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Germany drafts new rules to promote carsharing

Germany's Transport Minister Alexander Dobrindt has said his ministry is working on plans aimed at encouraging carsharing. The measures being considered include free and dedicated car parking places, among others.

Transport Minister Alexander Dobrindt told German mass-circulation newspaper "Bild" on Wednesday that carsharing had become a "trend" in Germany, with services used by more than a million customers at the start of this year.

"We want to support this new form of mobility with a law," Dobrindt added, as he unveiled a draft bill aimed at fostering urban mobility through carsharing.

The proposals foresee the setting up of special parking spots for carsharing vehicles, as well as abolishing parking fees for customers using the service. Companies providing carsharing may also be allowed to establish pickup stations in selected inner city areas.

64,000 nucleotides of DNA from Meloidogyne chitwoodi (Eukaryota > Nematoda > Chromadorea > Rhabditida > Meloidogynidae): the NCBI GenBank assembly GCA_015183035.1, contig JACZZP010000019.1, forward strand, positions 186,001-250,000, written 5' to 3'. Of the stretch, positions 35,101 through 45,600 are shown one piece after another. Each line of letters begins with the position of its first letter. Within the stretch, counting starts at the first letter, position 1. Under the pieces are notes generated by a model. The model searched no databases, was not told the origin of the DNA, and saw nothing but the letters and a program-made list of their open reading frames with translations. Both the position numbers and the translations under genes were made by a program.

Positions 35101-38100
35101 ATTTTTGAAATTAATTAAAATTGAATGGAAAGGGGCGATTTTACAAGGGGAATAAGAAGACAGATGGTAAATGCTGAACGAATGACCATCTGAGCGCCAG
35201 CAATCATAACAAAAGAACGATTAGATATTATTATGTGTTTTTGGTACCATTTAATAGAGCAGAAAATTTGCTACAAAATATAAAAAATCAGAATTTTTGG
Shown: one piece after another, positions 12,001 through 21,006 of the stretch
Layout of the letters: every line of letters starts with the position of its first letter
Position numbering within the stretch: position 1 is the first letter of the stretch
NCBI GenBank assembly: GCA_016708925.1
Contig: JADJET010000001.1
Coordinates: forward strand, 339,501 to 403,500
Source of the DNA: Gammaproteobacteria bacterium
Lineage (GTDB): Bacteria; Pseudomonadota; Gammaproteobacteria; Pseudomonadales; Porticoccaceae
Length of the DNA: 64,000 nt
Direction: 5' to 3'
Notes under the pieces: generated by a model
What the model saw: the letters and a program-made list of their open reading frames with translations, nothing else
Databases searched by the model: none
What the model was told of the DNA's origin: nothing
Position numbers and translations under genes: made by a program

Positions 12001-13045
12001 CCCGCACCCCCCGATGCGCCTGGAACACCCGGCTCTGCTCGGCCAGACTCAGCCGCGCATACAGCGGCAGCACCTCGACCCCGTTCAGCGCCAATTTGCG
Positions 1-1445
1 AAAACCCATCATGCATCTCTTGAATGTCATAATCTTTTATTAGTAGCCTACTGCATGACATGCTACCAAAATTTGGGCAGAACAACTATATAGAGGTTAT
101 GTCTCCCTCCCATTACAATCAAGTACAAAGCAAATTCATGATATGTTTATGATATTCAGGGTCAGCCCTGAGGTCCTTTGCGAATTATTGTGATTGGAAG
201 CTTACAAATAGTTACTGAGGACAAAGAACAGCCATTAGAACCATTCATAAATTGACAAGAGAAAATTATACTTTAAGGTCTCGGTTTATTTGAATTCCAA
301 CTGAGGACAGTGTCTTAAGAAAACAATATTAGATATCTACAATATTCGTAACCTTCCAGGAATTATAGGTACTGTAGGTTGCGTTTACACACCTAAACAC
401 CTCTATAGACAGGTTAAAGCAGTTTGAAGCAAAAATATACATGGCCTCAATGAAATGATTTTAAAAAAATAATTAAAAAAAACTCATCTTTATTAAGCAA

In Germany, carsharing is increasingly gaining in popularity. According to the transport ministry, a total of 1.04 million customers were registered with providers such as Flinkster, Cambio, Car2Go or DriveNow at the beginning of this year. The providers make their cars available to customers in return for a fee.

The German auto industry, including premium carmakers Daimler and BMW, is supporting carsharing services under efforts to benefit from the growing market and to boost the sales of their electric cars.

The government sees carsharing as an important element to make the transport sector more environmentally-friendly. It could also reduce the need for owning a car, particularly in urban areas. The draft bill is primarily intended to make it easier for municipalities to reserve parking space for service providers "without legal risk."

sri/uhe (Reuters, AFP)

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